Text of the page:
There was a fire in the grate to ward off the cold and her father stood over it rubbing his hands in its glow. He didn’t even turn as she entered and she had to cross the room before he even acknowledged her.

“Father I…”

He nodded and looked faintly embarrassed. For days he had thrown all decorum and prudence to the wind and torn away the forest to find her. But now the old order must be restored and reckless displays of emotion had to be shunned.

“Thank you my lord,” she whispered.

“Pity about that husband of yours,” the prince shrugged, “It will be hard to find another suitable nobleman who will take you.”

“Yes, a great pity,” Sofia said absently.

She could not mourn a man she did not love but all the same he had married her and died for her in good faith, surely he deserved more than… but that was the way of things and not worth dwelling upon.

“I could always marry you to that peasant who saved you,” the Prince chuckled.

“Peasant?” Sofia felt her heart catch in her throat.

“Oh you know that… rystar I promoted, the one that saved you last time.” Her father sounded dismissive but in truth he studied his daughter carefully from the corner of his eye.

“Why not?” she replied sounding equally dismissive, “I mean he is at least a noble now and he deserves some kind of reward.”

The room was still now and Sofia was acutely aware of the breeze from the window and how the morning sun played on the polished black lead of the frames. She could see where the floral detail in the stone around the sill was worn and needed attending to. She couldn’t remember ever even noticing the pattern before.

The fire crackled in sharp cutting sounds as flames danced in coils extending towards her father’s fingers as he warmed his hands. They were hands of a god who held her life more surely than any Cossack slaver.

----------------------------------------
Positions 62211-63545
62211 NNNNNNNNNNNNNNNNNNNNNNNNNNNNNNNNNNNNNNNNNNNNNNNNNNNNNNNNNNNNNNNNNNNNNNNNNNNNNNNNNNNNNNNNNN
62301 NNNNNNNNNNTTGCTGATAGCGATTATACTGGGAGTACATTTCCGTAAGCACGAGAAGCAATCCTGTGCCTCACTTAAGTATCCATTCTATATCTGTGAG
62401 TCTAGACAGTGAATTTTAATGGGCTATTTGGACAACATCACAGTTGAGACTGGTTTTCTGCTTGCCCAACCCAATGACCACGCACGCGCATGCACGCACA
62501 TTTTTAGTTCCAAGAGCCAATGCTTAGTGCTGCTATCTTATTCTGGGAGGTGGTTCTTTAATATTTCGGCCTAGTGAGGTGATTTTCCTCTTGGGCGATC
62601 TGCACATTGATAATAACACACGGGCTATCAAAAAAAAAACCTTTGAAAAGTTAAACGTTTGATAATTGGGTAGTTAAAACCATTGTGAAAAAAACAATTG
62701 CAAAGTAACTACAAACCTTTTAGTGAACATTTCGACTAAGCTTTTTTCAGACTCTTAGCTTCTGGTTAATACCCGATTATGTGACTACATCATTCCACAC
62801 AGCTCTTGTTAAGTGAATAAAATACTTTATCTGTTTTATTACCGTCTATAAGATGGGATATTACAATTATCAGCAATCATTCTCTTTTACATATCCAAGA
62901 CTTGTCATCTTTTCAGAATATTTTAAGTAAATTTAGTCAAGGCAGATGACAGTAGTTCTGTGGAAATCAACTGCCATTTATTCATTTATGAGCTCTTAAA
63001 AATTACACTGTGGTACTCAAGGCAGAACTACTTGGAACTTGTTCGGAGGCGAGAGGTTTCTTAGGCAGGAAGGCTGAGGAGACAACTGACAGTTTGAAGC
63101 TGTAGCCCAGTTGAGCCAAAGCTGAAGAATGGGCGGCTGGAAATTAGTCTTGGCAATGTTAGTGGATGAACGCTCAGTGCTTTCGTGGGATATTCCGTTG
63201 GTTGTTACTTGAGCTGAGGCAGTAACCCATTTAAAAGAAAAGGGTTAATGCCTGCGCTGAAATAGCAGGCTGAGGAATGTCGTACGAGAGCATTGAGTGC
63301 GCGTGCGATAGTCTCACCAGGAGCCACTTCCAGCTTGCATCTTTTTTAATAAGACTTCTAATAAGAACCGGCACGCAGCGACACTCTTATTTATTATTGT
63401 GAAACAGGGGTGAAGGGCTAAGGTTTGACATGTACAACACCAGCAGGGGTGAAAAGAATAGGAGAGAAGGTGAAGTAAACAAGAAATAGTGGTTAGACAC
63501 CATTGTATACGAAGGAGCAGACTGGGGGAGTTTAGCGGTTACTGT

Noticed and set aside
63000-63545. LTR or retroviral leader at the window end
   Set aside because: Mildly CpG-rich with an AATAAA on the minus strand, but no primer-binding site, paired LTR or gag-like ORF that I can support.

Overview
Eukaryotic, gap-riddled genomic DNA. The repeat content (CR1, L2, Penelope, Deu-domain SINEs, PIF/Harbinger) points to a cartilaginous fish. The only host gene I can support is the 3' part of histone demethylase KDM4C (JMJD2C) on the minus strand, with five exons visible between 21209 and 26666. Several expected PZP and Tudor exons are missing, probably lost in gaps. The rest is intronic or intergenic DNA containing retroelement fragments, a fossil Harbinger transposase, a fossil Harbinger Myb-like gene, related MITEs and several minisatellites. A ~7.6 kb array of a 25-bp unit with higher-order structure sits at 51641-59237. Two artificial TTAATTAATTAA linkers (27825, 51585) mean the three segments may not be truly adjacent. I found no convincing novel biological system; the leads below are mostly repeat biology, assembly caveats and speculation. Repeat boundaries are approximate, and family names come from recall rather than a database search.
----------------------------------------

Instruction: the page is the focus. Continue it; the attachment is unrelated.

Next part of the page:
“The women we captured with you…” the Prince said casually, “Some of them have been offered husbands among my men and a few jobs here at the castle. You see fortunes rise and fall and things can change.”

“That is good father,” Sofia said in a dead voice.

“Oh and that rystar, Ivan Ivanov Illyich, he did put on a good show, saved the day probably,” the Prince shrugged, “I’ll find him some reward for his services as you suggest, but I hardly thinks he rates a dowager countess.”

“No I suppose not,” Sofia said softly, “But…”

“Yes,” the Prince said sharply.

Sofia swallowed and bit back a sob.

“May I not… not marry who I want now?” she whispered.

“No,” her father said sharply. Then to forestall any further debate he held up a hand and bellowed for the concierge.

The man who entered wore a clean smock over loose fitting trousers and beard you could hide a bird’s nest in.

“Bring in Rytar Illyich,” the Prince sighed, and then to Sofia he said, “Let’s get this over with.”

Sofia lost all composure now and clasping both hands she brought them to her face to chew at the back of her thumbs.

Ivan strode into the room like a bear walking upright; his sable coat too adding to the look, although his beard was now trimmed and worn close to his face in courtly style. His face bore no emotion and he looked at neither Sofia, nor really at the Prince to whom he bowed at the prescribed eight paces before him.

“Are Illyich,” the Prince said warmly, “That’s more like it,” he said admiring the man’s new clothes, “All you need now is to learn to read and you could be a courtier.”

“I read well enough lord,” Ivan said with another bow.

Prince Molotov shot a glance at his ashen faced daughter and pursed his lips. “Better than most rystar who serve me then,” he said thoughtfully. “No matter, I owe you some reward I think.”